Low-income households must be considered in Ontario’s climate plan
Ontario is moving forward with a cap-and-trade (C&T) policy to reduce greenhouse gas emissions but has provided little indication of how it will assist low-income households in the transition to a low-carbon economy.
The primary purpose of carbon pricing is to incentivize emission reductions at the lowest possible cost. However, these policies can also generate significant government revenue. According to Ontario’s estimates, C&T will generate up to $1.9 billion of revenue each year. How these funds are distributed is no small matter.
Ontario's cap and trade legislation, Climate Change Mitigation and Low-carbon Economy Act (2016) was officially passed on May 18, 2016. The Act clearly stipulates the areas where the government can spend the revenue from the program. In particular, aside from program administration, the funds must contribute to additional emissions reductions. In the absence of the province’s yet-to-be-released Climate Change Action Plan, this requirement raises three important questions, which we address in turn.
Question: How will Ontario’s households be affected?
Carbon pricing mechanisms, including Ontario’s C&T approach, are considered inherently regressive – they disproportionately affect low-income households. This is because a carbon price often leads businesses to raise their own prices, particularly on carbon-intensive products such as gasoline. Since lower-income households spend a larger proportion of their income on carbon intensive goods, their financial burden is greater. In Ontario gasoline prices alone are expected to rise 4.3 cents a litre next year as a result of the program.
Question: What can Ontario learn from other jurisdictions?
Ontario’s peers have taken a variety of approaches to assist low-income households in conjunction with their carbon pricing programs.
Alberta’s carbon tax includes rebates for low- and middle-income households. Families with a net income of less than $95,000 could receive up to $420 in 2017, and up to $630 in 2018. British Columbia also redistributes income as part of its revenue-neutral carbon pricing plan. The government has reduced personal income tax rates for the two lowest income brackets by 5 percent, and introduced a low-income climate action tax credit. The province also used revenue to reduce the corporate tax rate from 12 to 11 percent – the lowest of any province.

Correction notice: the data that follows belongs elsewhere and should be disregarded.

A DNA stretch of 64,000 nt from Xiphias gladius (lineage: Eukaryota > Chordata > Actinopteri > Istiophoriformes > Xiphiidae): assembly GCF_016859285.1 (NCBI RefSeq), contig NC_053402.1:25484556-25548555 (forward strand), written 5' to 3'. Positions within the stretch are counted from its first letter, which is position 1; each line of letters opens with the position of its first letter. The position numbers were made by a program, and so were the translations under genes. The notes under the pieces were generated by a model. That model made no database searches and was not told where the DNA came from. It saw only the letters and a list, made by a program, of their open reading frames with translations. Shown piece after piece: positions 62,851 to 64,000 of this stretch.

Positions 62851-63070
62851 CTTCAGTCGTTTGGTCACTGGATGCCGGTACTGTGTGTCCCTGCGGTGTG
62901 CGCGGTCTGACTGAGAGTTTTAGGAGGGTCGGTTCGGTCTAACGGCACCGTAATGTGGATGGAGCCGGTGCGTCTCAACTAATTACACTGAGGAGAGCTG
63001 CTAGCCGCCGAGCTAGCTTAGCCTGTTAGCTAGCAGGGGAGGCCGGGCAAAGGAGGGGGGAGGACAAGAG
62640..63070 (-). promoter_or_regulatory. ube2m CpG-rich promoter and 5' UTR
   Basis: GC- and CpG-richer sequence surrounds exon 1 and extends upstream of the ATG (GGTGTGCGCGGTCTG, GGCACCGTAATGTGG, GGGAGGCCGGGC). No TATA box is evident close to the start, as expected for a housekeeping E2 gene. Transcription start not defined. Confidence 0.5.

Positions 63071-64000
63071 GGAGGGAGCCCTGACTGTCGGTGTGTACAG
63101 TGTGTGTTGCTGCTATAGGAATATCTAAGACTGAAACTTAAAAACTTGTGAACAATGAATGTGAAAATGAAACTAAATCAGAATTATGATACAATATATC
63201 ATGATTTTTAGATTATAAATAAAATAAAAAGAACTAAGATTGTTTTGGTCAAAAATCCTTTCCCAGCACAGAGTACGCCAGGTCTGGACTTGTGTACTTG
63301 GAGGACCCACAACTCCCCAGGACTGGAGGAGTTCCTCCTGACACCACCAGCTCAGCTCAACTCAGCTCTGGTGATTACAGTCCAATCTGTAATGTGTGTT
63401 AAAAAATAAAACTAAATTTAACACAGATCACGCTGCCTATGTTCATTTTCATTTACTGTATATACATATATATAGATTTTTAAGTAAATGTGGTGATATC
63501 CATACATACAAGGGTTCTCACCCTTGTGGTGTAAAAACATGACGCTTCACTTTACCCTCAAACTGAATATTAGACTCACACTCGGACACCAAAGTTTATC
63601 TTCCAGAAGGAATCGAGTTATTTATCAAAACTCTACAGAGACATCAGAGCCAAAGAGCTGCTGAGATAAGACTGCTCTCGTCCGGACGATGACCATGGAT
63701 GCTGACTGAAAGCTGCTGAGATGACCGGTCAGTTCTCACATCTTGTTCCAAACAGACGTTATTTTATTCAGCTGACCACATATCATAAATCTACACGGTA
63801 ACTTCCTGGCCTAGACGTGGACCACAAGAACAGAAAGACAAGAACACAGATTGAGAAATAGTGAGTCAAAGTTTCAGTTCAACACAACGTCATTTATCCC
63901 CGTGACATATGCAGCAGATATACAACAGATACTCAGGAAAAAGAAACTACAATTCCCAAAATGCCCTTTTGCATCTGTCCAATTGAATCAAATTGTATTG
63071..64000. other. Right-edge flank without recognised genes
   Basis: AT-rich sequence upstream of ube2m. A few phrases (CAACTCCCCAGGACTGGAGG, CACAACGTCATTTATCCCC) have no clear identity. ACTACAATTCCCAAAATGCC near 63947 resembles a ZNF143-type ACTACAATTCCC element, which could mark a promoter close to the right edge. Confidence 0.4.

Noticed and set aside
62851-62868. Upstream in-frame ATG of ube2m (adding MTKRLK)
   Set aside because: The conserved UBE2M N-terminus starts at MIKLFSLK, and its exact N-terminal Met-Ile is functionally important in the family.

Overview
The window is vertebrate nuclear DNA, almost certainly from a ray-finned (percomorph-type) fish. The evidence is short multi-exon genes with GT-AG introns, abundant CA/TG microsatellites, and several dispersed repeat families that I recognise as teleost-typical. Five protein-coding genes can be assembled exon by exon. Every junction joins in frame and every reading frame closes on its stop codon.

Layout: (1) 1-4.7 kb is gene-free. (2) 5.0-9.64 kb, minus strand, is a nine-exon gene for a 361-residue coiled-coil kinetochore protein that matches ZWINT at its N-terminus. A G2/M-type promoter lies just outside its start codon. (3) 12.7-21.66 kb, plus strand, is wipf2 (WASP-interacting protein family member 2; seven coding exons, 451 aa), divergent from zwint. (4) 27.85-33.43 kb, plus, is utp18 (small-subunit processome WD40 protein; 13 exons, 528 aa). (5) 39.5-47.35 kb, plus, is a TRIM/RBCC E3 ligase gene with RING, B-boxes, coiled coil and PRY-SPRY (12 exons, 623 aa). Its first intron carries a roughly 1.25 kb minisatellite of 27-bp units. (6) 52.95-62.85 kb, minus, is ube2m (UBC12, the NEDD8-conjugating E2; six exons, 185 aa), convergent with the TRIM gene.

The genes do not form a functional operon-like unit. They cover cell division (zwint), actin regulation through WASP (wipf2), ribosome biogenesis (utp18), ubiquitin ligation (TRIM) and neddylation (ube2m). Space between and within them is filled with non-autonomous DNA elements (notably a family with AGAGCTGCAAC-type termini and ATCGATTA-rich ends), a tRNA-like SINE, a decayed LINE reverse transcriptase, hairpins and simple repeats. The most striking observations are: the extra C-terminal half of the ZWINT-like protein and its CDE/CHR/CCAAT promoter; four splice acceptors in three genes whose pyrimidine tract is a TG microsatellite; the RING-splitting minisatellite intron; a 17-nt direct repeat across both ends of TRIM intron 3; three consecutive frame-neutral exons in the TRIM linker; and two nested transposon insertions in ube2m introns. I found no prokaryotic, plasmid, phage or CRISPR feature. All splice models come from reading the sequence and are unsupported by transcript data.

California requires 25 percent of its Greenhouse Gas Reduction Fund to be allocated toward projects that benefit disadvantaged communities. The state also shares carbon allowance revenue directly with households though an electricity bill credit.
Question: How should the government proceed?
Ontario should closely examine the redistributive effects of its upcoming C&T policy and act accordingly. To date, very little information has been provided as to how the government will assist Ontario’s vulnerable communities in the transition to a low-carbon economy. The requirement to use program revenues only for activities that contribute to emissions reductions appears very limiting in the context of helping households adjust to changing prices.
In their Climate Change Action Plan, set to be released before the house rises on June 9, 2016, the government must clearly communicate the anticipated impact of the policy as well as how marginal groups will be assisted. There are ways to address household fairness in carbon pricing policies, but it remains unclear whether the province can achieve this given the restrictions in its new legislation.
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